Can't fight physics!
Going a 2.5 way with 10's makes sense but as always, the center-to-center distance rules the game. My first "fresh sheet of paper" speaker build back in 2011 was a horizontal center with four 5.25" woofers, a 30mm WaveCor tweeter and it was configured as a 2.5 way crossing at 550Hz and 1,800 Hz. It worked well with my L/R at the time--as far as I could get it. I "nested" the large dome tweeter up at the edge of the baffle and the tweeter/mid-woofer frames were touching to get the C2C distance at one octave. My only major complaint with it was efficiency, not bad at around 91dB but I needed more.
These days I use an 88 Special as a center because it would fit my heavily modified furnture to contain the thing. Really liked the 1099 but it was larger than the frame of my furniture no matter how I sliced it.
The HTM 1010 looks interesting and being a 2.5 way--optimised as far as you can go with that design. My issue is simply this, it is about the same size as the 1099 so....why? The HTM series needs a horizontal center so take the 16 ohm HTM 10 inchers, the HTM compression driver and the 1099 mids to make a "HTM 1099 Center". Sure, it won't "match" because of the mids but a 70 x 70 degree horn won't "match" the SEOS 90 x 45 horn anyway--so compromise is inherent in the design. At least the woofers, compression driver and horn will "match". The only real positive I see with the 1010 over the 1099 is it will be slightly smaller--but not by much because it runs the ports on the sides (I would of put the ports above/below the small horn to cut the width) Running 8's instead of 10's still has the center-to-center issue but at least it is considerably smaller than the 1010/1099. If you spent the bucks to get 16 ohm 8 inch HTM drivers, then it would be easy to make an "HTM 898 Center" or use the HTM compression driver in the 10" SEOS horn, the two 5" mids under it and the 8's flanking it on either side. To make the bezel as compact as possible, use the single ports of the Fusion 8's and place them under the 8's to cut the width because ports are not taking up space on the sides. This will cut the width down to around 30" wide or slightly smaller but still have at least 97dB or higher 1w/1m of efficiency. I pondered why the HTM 8 was delayed for a year after the design was finished and the pictures of it leaked on the net--I assumed because it was waiting for a center channel to "match".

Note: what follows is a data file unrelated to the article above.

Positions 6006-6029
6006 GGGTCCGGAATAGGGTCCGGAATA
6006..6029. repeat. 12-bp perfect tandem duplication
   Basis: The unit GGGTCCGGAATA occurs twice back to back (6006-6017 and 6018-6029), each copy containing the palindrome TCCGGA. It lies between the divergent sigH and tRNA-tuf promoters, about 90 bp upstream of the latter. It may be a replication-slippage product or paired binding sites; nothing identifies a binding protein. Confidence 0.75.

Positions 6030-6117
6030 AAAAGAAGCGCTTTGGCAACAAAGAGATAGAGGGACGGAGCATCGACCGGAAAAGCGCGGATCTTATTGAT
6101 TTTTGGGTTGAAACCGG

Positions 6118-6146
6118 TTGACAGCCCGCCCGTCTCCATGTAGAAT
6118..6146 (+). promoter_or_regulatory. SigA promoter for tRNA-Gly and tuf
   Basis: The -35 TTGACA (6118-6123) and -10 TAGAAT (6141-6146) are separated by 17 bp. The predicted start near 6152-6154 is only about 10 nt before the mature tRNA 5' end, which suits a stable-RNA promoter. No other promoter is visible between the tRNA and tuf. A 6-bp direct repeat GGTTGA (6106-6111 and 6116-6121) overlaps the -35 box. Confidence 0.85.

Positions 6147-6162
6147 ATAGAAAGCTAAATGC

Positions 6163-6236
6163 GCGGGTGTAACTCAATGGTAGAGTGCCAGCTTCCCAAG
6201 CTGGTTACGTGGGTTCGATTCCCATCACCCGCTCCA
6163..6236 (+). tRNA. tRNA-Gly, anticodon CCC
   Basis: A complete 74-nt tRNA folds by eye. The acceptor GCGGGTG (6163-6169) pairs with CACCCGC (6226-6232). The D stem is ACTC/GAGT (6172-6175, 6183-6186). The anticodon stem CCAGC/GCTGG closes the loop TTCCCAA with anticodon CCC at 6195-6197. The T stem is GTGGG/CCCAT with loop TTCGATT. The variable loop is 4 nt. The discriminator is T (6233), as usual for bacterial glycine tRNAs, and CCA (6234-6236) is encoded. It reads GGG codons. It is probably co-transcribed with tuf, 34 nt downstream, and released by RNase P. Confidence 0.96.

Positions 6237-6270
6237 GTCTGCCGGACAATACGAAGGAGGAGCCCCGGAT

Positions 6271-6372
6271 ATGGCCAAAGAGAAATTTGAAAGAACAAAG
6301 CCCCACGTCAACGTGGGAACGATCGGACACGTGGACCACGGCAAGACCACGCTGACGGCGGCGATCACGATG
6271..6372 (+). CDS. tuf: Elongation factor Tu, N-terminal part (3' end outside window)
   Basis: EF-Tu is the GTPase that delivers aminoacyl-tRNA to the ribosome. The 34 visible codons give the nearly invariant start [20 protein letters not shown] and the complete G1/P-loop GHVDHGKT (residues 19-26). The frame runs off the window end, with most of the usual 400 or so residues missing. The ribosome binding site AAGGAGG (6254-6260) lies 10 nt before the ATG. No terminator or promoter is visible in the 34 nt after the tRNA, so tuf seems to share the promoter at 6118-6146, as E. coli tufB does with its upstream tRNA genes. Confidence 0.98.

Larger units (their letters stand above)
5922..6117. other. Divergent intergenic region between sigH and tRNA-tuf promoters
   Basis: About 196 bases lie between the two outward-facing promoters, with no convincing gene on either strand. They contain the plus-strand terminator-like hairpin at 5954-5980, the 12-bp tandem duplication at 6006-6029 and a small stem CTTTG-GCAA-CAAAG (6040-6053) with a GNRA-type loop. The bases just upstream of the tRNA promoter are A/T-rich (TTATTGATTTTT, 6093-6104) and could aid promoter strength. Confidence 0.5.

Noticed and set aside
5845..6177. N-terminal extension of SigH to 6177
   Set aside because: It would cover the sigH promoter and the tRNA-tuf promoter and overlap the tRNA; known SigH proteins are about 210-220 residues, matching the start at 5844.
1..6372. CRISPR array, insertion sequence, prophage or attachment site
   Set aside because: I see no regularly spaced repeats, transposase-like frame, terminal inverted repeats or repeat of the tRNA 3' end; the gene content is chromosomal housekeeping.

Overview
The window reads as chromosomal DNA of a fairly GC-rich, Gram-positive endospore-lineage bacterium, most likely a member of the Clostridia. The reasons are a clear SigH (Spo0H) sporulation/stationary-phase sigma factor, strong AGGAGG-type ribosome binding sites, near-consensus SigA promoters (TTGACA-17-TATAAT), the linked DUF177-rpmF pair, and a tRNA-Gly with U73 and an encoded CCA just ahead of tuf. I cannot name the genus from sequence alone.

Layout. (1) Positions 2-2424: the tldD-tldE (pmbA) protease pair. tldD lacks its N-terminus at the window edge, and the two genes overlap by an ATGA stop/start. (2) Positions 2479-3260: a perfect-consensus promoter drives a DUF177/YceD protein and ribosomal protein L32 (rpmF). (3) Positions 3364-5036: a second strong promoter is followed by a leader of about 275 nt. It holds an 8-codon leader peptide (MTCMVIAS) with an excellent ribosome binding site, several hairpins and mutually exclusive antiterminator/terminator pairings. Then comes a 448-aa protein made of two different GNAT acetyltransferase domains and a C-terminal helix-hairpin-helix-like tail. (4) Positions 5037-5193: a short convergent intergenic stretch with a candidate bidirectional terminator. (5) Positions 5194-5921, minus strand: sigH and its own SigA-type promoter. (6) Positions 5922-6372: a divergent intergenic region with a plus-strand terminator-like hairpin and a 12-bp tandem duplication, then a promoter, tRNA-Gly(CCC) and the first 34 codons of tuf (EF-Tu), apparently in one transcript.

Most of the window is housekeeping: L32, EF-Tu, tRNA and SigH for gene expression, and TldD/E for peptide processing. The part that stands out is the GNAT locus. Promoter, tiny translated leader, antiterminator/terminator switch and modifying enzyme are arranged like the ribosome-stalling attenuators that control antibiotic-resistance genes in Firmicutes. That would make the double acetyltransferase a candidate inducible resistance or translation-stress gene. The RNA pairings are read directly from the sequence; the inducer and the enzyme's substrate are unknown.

I seriously thought of going with HTM 8's this past spring as LCR and rebuild my Fusion 10's as high powered rear surrounds--glad I scrapped that idea and went with the 88 Special to finish my LCR. Just from a design standpoint, I would prefer the 1099 but went with the 88 Special for width issues. Now that the 1010 is beta, I'm glad I went that way because I need a very good center with rather wide dispersion (better than +/- 15 degrees) It is good to have options so the HTM is for screen use, the 99 series is for horizontal centers and people that prefer 3-ways with the remaining Fusion 8 and 88 Special probably marked for elimination in the future. I can see them going away when the HTM 8 arrives.
I do like the 70 x 70 horn for surrounds--the HTM-6 with that horn would fit Dolby's dispersion demands for surrounds (54 degreex X 54 degrees when aimed at MLP) The "HTM 6S" for surround with that wider dispersion horn would work well for surround speakers. Maybe throw together an HTM-8S with the same horn for better flexibility for surround speakers due to running the smaller horn. Once a person starts hanging speakers everywhere, the size and flexibility to make them fit becomes far more critical. Mixing that 70x70 with the HTM 6 neo woofer would make a very small, light weight speaker for Atmos and give wider dispersion than the typical SEOS horn allows. Sounds like a win to me!
Thanks for the update, hope your rest did the trick and looking forward to the polar charts/graphs for the upcoming 10/12/15" coaxials rolling out next month.